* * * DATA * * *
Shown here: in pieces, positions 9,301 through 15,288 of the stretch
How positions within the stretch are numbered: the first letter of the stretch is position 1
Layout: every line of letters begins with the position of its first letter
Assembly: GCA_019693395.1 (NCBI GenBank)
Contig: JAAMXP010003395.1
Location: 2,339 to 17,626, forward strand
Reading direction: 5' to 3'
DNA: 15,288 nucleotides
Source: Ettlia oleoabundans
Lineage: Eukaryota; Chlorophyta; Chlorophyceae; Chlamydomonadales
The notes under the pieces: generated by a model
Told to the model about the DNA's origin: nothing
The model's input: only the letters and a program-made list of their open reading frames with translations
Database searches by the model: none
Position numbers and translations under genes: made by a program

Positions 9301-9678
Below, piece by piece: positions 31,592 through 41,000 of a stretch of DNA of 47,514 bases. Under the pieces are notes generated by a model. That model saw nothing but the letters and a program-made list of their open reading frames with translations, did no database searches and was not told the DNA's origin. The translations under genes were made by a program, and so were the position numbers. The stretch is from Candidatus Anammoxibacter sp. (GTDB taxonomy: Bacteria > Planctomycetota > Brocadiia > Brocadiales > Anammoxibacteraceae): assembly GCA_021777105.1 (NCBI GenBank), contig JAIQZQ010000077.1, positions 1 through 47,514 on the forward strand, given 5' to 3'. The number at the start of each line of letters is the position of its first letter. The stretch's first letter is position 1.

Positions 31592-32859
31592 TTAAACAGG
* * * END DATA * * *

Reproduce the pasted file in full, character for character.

Shown here: in pieces, positions 9,301 through 15,288 of the stretch
How positions within the stretch are numbered: the first letter of the stretch is position 1
Layout: every line of letters begins with the position of its first letter
Assembly: GCA_019693395.1 (NCBI GenBank)
Contig: JAAMXP010003395.1
Location: 2,339 to 17,626, forward strand
Reading direction: 5' to 3'
DNA: 15,288 nucleotides
Source: Ettlia oleoabundans
Lineage: Eukaryota; Chlorophyta; Chlorophyceae; Chlamydomonadales
The notes under the pieces: generated by a model
Told to the model about the DNA's origin: nothing
The model's input: only the letters and a program-made list of their open reading frames with translations
Database searches by the model: none
Position numbers and translations under genes: made by a program

Positions 9301-9678
Below, piece by piece: positions 31,592 through 41,000 of a stretch of DNA of 47,514 bases. Under the pieces are notes generated by a model. That model saw nothing but the letters and a program-made list of their open reading frames with translations, did no database searches and was not told the DNA's origin. The translations under genes were made by a program, and so were the position numbers. The stretch is from Candidatus Anammoxibacter sp. (GTDB taxonomy: Bacteria > Planctomycetota > Brocadiia > Brocadiales > Anammoxibacteraceae): assembly GCA_021777105.1 (NCBI GenBank), contig JAIQZQ010000077.1, positions 1 through 47,514 on the forward strand, given 5' to 3'. The number at the start of each line of letters is the position of its first letter. The stretch's first letter is position 1.

Positions 31592-32859
31592 TTAAACAGG